Monday, 20/1/2020 | 12:07 UTC+0
Libyan Newswire

Migrant shooting highlights concern about Libyan coast guard

The death of a Sudanese man from a gunshot wound after a group of migrants fled from guards taking them to a detention center in Libya is raising fresh, troubling questions about the plight of people caught in the conflict-torn country and the role of the European Union-trained Libyan coast guard.

The 28-year-old man was one of several migrants picked up by the Libyan coast guard in waters that are part of a vast search area the country registered last year under an EU-backed plan to hand off control of Mediterranean Sea rescues to Libya and to stop people setting out for Europe.

His death comes two months after 53 migrants were killed in an airstrike on the Tajoura detention center in Libya. The center is still operating despite deep concern about the arbitrary detention in appalling conditions of migrants trying to reach Europe to escape conflict, persecution and poverty.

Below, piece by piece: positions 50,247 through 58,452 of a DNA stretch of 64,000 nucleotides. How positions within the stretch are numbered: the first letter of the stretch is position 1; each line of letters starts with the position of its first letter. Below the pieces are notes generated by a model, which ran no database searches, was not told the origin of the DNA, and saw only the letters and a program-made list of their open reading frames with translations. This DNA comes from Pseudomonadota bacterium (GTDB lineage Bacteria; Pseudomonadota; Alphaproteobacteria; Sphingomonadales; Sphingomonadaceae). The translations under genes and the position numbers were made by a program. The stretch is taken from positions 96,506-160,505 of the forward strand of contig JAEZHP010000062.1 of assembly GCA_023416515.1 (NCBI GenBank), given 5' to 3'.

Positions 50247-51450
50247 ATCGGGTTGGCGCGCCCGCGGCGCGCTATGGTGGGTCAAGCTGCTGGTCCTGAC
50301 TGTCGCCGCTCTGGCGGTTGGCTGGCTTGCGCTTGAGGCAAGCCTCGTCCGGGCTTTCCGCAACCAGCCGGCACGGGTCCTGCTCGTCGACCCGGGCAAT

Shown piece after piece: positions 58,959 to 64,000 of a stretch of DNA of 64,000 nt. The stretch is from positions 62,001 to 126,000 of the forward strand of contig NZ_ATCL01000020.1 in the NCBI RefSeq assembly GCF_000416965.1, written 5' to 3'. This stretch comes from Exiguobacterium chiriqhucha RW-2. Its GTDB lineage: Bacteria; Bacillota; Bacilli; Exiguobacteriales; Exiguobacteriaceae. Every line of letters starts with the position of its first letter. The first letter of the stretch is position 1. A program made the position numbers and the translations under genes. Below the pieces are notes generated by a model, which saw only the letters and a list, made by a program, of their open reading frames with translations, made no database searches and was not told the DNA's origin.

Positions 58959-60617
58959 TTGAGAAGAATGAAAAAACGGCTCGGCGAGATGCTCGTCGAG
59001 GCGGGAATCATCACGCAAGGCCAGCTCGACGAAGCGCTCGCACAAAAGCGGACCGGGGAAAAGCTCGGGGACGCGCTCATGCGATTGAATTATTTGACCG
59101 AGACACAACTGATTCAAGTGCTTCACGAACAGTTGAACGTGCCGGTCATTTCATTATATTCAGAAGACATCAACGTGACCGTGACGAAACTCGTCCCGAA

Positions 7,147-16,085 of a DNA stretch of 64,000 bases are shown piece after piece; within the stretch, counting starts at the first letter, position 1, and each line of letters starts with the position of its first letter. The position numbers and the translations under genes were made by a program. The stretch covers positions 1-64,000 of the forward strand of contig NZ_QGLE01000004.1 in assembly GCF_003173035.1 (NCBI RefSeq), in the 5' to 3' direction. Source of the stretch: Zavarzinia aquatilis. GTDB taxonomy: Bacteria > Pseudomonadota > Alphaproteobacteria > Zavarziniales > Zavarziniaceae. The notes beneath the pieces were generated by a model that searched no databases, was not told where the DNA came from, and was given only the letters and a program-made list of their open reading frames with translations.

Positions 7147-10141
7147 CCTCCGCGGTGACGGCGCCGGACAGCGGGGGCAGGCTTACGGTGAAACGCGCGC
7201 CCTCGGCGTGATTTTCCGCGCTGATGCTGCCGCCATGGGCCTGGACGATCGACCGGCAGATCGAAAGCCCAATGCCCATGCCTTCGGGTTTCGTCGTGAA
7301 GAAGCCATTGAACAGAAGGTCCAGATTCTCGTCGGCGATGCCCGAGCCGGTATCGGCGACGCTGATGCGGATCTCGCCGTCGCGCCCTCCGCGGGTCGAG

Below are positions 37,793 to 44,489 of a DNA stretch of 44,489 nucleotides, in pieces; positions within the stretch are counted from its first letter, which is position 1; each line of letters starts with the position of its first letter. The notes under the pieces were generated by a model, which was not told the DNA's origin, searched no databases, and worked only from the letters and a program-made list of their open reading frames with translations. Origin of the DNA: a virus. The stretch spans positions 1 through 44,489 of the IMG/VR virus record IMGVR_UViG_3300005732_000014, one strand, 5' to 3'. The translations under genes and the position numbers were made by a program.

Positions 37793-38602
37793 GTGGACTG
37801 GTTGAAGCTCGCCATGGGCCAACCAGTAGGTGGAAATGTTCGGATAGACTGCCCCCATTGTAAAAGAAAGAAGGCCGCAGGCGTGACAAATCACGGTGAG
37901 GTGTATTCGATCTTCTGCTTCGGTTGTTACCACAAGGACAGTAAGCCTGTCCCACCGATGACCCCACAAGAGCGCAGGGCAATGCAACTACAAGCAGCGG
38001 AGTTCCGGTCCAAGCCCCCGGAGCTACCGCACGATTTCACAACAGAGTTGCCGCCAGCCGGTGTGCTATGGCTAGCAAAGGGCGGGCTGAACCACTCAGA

Some 5,000 men, women and children are being detained in Libya, more than 3,000 in active conflict zones, according to the IOM.

The latest incident happened Thursday after the coast guard returned a group of migrants to shore at Tripoli's Abusitta disembarkation area. The man was shot in the stomach after armed men fired into the air when several of a group of 103 migrants under guard tried to escape, according to the International Organization for Migration. An IOM doctor treated the man at the scene but he died two hours later in a local clinic.

"This was a tragedy waiting to happen," IOM spokesman Leonard Doyle said of the latest death. "The use of live bullets against unarmed vulnerable civilians, men, women and children alike, is unacceptable under any circumstances and raises alarms over the safety of migrants and humanitarian staff."

European Commission spokeswoman Maja Kocijancic said "we are deeply saddened and strongly condemn the death" and that the EU wants an investigation launched. "The system of detention centers simply needs to stop," she added.

The arrival in 2015 of well over 1 million people -- most of them Syrians and Iraqis fleeing war -- sparked a major crisis in Europe as countries bickered over how best to manage the migrants. While they worked with Turkey on a deal to stop people entering from the east, the Europeans, led by Italy, also began channeling millions of euros into Libya.

Source: National News Agency